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Optimizing Images for the Web
Slow websites are a huge pet peeve of ours. There’s no excuse for them, they break user expectations, and they cost you search engine trust in doing so.
One of the biggest culprits for making a website slow? Big, huge, powerful, sluggish images – most of which come right from your expensive digital camera (or even a recent smartphone) with no love given to them. Stop that. Here’s how.
There’s no excuse for too-large images on your website!
They do nobody any good. Sure, Digital SLR cameras and other previously-exclusive equipment has come down in price recently, and having good imagery is important… But that really doesn’t play nice with the key facts:
Even super-HD monitors, like 4k screens, only have so much resolution on them. The images you’re unleashing on the web directly from that fancy DSLR can be as much as 4 or 8 times the size of the monitor they’re displayed on! This means they have to be shrunk down, and lose information anyway.
On the off chance your use of these images is in a gallery or other high-value content collection, there’s still a solution: create a small version of the image to act as a preview, which then links to the full-size image itself. This way, those invested in getting access to the bigger file can do so – and others don’t need to worry about their connection being bogged down with loads of data.
If you have any control over your website’s content, it’s worth spending the very small amount of time it takes to get sizing right for that content.
Finding the right size to use is easy, too!
While there are a number of services you can use on the web which help with this, two of our favorites are Placehold.it and Placekitten. Because who doesn’t love kittens?
Either one – or any alternative you prefer – gives you a very simple method of using links to find the right size of picture to fill a space.
For example, using Placehold.it to generate a url like this: http://placehold.it/350×150
Delivers a plain, grey image like this:
Prefer kittens? Drop http://placekitten.com/800/400 into your image source, and voila:
Fiddle with the sizing until you have something that works for the content you’re putting the image into.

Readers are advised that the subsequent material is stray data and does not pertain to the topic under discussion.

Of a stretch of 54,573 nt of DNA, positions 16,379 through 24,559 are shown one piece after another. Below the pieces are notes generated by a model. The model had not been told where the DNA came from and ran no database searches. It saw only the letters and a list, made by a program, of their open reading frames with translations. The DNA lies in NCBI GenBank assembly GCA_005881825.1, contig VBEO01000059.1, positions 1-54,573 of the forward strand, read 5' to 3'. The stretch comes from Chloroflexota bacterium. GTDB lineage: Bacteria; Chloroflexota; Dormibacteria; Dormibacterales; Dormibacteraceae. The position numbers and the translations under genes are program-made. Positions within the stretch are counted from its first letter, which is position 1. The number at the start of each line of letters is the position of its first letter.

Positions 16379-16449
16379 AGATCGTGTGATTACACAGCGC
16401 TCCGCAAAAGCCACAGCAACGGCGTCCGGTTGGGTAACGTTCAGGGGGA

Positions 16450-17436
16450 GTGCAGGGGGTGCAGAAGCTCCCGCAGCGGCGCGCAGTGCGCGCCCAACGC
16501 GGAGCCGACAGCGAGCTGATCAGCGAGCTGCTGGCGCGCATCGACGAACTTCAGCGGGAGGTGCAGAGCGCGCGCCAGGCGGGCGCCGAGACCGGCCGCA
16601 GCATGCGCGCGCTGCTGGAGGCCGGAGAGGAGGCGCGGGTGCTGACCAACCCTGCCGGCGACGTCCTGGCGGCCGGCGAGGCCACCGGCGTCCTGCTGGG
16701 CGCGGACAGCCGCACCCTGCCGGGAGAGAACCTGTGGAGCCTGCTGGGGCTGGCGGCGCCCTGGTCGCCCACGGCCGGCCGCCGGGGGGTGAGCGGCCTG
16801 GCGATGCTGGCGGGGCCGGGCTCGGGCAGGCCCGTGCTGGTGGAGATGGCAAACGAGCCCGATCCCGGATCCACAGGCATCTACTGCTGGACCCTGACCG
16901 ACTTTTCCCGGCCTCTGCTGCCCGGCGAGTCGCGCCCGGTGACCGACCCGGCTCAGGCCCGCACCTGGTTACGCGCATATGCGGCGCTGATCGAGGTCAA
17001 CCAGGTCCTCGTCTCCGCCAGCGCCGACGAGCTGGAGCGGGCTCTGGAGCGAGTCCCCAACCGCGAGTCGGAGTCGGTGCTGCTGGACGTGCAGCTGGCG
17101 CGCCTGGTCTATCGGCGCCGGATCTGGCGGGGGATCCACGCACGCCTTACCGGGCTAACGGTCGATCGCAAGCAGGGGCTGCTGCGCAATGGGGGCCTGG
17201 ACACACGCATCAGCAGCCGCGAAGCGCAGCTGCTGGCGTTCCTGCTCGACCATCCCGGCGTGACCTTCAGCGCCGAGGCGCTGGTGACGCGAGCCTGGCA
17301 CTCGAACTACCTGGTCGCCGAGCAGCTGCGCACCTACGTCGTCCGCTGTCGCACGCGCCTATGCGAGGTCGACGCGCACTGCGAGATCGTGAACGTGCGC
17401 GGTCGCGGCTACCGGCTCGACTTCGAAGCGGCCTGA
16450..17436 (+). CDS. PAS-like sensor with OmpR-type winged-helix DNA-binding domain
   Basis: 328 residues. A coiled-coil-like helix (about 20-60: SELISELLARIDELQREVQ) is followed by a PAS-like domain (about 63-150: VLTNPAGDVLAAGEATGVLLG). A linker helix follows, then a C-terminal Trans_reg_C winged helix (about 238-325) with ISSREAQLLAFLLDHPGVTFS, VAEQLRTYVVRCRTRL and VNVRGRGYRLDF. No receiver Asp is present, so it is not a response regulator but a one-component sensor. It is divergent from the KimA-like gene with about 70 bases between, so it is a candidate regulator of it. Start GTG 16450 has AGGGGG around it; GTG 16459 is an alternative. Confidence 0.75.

Now that you know what kind of space you’re dealing with, you can cut your pictures down to a similar size (even 10 larger may make sense, if you’re using a responsive design website, but have a smaller monitor or laptop).
Resizing images doesn’t require fancy software like Photoshop any more.
And it hasn’t for a long time. Websites and free programs exist all over the place that help you do this work.
If you run Windows, then Microsoft Paint will probably do just fine! Resizing images takes a couple of clicks. Mac users can get by with iPhoto, if they’re tied into the App ecosystem even a little bit.
If you’d rather do things online, there are also a number of web services to help. Tools like Pixlr, shown below, give you access to a bunch of tools at a beyond-good-enough level to make deeper adjustments to your photos before uploading them to your website.
Lots of web services exist to shorten this path – especially if you want to complete simpler tasks, like just resizing but not retouching images. Image Optimizer and Resize-photos.com are two examples of simpler tools; just throw them a file, and a size it needs to be, and they’ll spit out a result.
You owe it to your visitors to keep your website efficient.
Whether you built the property yourself, or an agency like us designed the website for you – making the most of that time and effort investment, especially for promoting a business, means being aware that your input to the website changes how everyone sees it.
No one likes to see a website get old and broken faster than it needs to be. Monstrously huge images make websites break down far faster than you’d expect.
Source: Hello BLOG